A while back I picked up a ringing phone in our workroom and it was a man asking if we had a copy of Tobias Wolff’s new book of short stories, which he had read about in The Listener, that we could send out to Remuera Community Library for him. Our copies were all out, but here’s the thing, one of them was out to me. “Have you read it yet?” he asked me when I told him. Well, not really, not yet, just what fit in on the bus trip home.
“Did you read the one called “Bullet in the Brain” he went on. Umm, not sure, but it sounds familiar. “About a man getting shot during a bank robbery, he makes the robber angry by talking back and he gets shot.” I cast my mind about energetically but no Tobias Wolff stories about bank robbery appeared on the horizon. “The review says it’s one of the best stories ever written.” I started to feel on the spot. Everything was being crowded out of my mind by images of Bill Murray robbing the bank dressed as a clown in that genius film "Quick Change" and fragments of a Thurberian “battle of the sexes” joke in which a henpecked husband gets his wife shot during a bank robbery, told to me years ago by a retired Royal Navy Commander of that generation which did lots of crossword puzzles and told that kind of joke.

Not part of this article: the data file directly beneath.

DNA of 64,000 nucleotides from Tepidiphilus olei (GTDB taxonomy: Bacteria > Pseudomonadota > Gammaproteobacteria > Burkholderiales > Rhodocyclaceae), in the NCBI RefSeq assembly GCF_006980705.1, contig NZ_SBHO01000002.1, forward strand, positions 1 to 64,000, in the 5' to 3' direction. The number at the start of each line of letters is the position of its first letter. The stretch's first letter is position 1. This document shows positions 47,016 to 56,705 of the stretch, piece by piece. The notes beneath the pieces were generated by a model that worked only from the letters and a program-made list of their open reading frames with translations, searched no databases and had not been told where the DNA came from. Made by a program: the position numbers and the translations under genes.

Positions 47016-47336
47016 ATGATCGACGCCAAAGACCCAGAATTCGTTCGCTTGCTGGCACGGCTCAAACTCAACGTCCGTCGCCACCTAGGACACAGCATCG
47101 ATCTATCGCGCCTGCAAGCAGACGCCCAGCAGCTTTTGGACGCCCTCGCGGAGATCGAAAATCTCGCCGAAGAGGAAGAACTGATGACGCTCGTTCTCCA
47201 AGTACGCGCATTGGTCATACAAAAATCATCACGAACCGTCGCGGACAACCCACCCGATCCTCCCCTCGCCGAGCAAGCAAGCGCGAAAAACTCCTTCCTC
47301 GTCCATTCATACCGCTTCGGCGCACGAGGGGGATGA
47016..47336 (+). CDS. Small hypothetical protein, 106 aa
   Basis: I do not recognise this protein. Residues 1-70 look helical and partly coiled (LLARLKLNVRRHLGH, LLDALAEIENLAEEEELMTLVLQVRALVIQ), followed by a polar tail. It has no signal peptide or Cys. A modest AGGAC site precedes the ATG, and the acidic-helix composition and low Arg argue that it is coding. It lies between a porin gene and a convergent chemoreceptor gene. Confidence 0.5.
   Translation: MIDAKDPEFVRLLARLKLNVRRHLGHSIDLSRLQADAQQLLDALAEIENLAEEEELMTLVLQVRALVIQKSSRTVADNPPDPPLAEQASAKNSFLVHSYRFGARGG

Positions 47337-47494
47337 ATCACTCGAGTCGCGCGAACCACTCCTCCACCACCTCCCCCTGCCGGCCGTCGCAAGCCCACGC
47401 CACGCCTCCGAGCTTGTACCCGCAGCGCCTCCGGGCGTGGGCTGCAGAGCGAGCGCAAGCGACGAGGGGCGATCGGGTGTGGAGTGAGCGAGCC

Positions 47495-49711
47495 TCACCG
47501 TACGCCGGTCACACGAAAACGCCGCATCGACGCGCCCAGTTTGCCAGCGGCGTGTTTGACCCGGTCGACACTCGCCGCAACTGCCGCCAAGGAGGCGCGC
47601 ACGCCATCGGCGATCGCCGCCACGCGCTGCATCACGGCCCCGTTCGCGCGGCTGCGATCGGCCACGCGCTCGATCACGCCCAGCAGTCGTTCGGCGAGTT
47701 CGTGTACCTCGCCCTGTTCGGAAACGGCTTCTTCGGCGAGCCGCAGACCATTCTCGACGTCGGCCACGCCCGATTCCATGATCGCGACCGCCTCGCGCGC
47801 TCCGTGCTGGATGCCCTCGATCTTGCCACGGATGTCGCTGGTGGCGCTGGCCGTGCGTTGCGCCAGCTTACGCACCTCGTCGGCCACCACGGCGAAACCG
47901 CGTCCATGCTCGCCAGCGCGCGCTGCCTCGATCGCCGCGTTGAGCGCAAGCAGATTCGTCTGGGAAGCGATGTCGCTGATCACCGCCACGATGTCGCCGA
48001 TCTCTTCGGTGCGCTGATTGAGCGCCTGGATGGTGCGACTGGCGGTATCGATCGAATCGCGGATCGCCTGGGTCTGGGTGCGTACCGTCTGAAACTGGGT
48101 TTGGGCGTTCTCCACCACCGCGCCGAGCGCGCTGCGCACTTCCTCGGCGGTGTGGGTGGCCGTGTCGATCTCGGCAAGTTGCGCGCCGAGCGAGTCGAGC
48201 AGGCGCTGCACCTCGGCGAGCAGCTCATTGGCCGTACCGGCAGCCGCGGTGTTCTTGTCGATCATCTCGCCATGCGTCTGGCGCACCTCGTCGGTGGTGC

He told me he wasn’t a computer user, the man from Remuera, so he will never actually see the photo, which is all right, but I wish I could tell him that it turned out I actually had read “Bullet in the brain”, not in the new book, but in the other Tobias Wolff book, a military-coloured Vintage paperback which probably won’t show up in the photo, as my father’s name and the date – 1996 – in his handwriting on the inside flypaper never could.
I only realized it half way through re-reading it, because it is the final three pages of the story, past the robbery part, which knock the breath out of me. I agree wholeheartedly with The Listener reviewer, whoever it was. “Bullet in the brain” is a perfect short story. It is unbelievable how finely crafted it is, the symbiosis between the way the story is being told and what it is telling, the jerky preamble, the explosion, the suspension, accelerating to the sharp, sweet ending which reaches into the deepest part of us.
I asked myself what other perfect short stories I know. “A perfect day for banana fish” by JD Salinger; several of Hemingway’s Nick Adams stories -- “The three day blow”, “Indian camp” and also “The Killers”, and “My old man”, which isn’t a Nick Adams story but still by Hemingway; “Goodbye my brother” and a couple of others by John Cheever. Joyce's "The dead" but also another story in Dubliners, the one about the man who desperately wants to leave work to go have a drink, and he can’t because they’d see that his hat isn’t hanging on the hat rack. I’d be really happy to get anyone else’s suggestions. I’m not really as much like Miss Jean Brodie as I sometimes sound (“Who is the greatest Italian painter, Rose?” “Leonardo da Vinci, Miss Brodie.” “No, it is Giotto. He is my favourite”).